Sculptor in wax

editorial & artculture & photo…

20 December 2011


Based on a sketch received from the Design department or sometimes from a gemstone and a few indications, the sculptor - a jeweller by training - shapes an object in modelling clay and then fashions a wax prototype. This extremely malleable material serves to obtain a certain volume and provides a short-cut to stamping technologies. It also affords the possibility of making corrections and of thinning down layers.


The sculptor or prototype maker fulfils his craft with meticulous care alongside traditional jewellers and uses the same tools as his colleagues: gravers, cutters, files, tweezers, soldering iron.... He bases his work on assorted documents, sketches and photos to create an object as realistic as possible. Modelling a piece may sometimes take an entire week.


"Although my work is always based on certain guidelines, I am given a fairly free rein. I am not really under any pressure and my creativity can thus be expressed to the full," explains Anthony, a wax sculptor in the Chopard Haute Joaillerie department. The young man began as a jewellery model-maker, but his passion for sculpting in wax (next to his talent) was revealed on the occasion of the company's 150th anniversary in 2010. "When I was preparing my jewellery craftsmanship certificate", says Anthony, "one of my teachers, who was from the Ecole Boulle in Paris, gave me a taste for sculpting in wax. Ever since I have been basically self-taught". The first animal Anthony had to create for Chopard was a marmot. The result was a vibrantly lifelike chubby-cheeked miniature creature that aroused great enthusiasm and confirmed the Creation department's wish to offer increasingly finely fashioned models featuring sophisticated volume effects.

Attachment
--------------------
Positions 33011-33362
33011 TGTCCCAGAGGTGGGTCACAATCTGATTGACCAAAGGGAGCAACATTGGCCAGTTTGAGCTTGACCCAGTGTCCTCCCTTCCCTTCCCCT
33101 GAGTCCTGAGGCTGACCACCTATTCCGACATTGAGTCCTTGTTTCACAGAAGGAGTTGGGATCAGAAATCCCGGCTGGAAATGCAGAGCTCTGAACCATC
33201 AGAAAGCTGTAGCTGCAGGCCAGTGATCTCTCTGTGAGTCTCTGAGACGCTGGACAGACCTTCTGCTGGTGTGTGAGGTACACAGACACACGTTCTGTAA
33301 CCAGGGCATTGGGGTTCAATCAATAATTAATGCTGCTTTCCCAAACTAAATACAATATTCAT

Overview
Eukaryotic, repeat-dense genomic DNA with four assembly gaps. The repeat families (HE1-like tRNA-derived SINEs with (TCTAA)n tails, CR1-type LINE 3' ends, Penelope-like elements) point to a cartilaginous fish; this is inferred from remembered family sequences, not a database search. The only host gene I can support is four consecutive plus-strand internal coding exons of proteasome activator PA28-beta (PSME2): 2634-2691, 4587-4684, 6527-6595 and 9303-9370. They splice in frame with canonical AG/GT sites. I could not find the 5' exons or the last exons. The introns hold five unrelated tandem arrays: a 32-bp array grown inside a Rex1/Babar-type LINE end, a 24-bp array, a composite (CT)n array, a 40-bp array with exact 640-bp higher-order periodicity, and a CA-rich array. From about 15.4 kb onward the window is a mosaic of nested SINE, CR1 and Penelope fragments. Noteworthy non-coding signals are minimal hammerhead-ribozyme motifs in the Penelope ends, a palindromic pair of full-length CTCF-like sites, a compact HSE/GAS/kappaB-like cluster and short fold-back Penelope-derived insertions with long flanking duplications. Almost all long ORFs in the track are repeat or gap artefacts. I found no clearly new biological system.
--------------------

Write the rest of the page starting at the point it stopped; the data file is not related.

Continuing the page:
All the wax prototypes are approved by Caroline Gruosi-Scheufele, Chopard Co-President, and by the Head of the Haute Joaillerie Creation department, before being plaster-moulded and cast. The sculpting in wax stage is fundamental, because the model then serves as a basis for the final production of the piece. No flaws are tolerated. Once the shape has been cast in gold, the sculptor "cleans" it and removes the metal. He fine-tunes and chases the piece by applying various degrees of pressure in order to reveal tiny details that could not be sculpted in the overly fragile wax. After this last grooming, the model is ready for the subsequent creative stages.